updated 02:12 am EDT, Tue September 18, 2012
Matter now at appeals court, out of Judge Koh's jurisdiction
United States District Court for the Northern District of California Judge Lucy Koh has declined to lift the sales injunction against the Galaxy Tab 10.1 she ordered earlier this year. The judge said in a ruling on Monday that it would not be appropriate to restart sales of the tablet, as the matter belongs to the appeals court now. She did note that Samsung's motion raises "substantial issues," given that the jury trial found the product to be not guilty of infringing on Apple's design patents.
Apple has already filed for a new permanent injunction against the Galaxy Tab 10.1 which would replace the preliminary injunction discussed on Monday, citing software patents it believes are infringing. It cites both Judge Koh's own preliminary finding of infringement and Circuit Court Judge O'Malley's dissenting opinion during appeal that said the tablet should have been prevented from entering the market entirely, overturning Koh's original decision saying there was likely infringement of the design patent, but that it was not ban-worthy.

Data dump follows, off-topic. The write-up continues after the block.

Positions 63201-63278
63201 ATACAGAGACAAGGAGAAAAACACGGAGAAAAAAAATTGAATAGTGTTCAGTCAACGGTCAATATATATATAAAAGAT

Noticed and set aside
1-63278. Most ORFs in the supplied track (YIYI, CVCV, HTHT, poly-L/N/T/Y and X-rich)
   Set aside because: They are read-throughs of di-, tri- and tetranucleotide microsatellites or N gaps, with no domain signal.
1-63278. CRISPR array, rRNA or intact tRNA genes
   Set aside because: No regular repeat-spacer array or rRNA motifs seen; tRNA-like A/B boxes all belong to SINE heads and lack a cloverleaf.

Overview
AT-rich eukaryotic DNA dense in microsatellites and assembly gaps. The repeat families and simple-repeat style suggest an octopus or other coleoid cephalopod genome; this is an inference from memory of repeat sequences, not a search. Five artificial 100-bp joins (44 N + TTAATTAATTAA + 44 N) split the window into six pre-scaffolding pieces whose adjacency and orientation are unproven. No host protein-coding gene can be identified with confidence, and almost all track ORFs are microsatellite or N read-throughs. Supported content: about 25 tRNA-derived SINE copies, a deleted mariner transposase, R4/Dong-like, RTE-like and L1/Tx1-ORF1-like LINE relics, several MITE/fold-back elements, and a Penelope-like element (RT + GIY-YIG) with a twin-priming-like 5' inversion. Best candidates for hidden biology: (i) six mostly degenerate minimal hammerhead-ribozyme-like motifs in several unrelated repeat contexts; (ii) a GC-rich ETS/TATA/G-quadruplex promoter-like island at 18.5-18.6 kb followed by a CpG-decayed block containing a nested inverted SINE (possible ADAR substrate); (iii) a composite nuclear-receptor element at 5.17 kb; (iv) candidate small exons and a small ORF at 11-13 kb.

Samsung is facing possible US sales injunctions against almost its entire range of smartphones available in the United States. The lines generate billions of dollars in US sales annually, prompting Samsung to discuss feature removals and workarounds with carriers, along with debating design modifications on some of its smartphones in an effort to keep the products available in the United States after it was handed a resounding defeat by the jurors in its patent battle with Apple.
Samsung will use the ruling to request a hearing in the Court of Appeals for it to lift the ban on the Galaxy Tab 10.1, but Apple is sure to argue that since the original injunction includes barring any Samsung products that are "no more than colorably different" from Apple's iPad, both the Galaxy Tab 10.1 2 and the Galaxy Note 10.1 could also be ruled to be barred under the wording of the order. Apple is also likely to claim further infringement by the products with patents not used or dropped from the trial, possibly other design patents as well as the software patents it has already argued.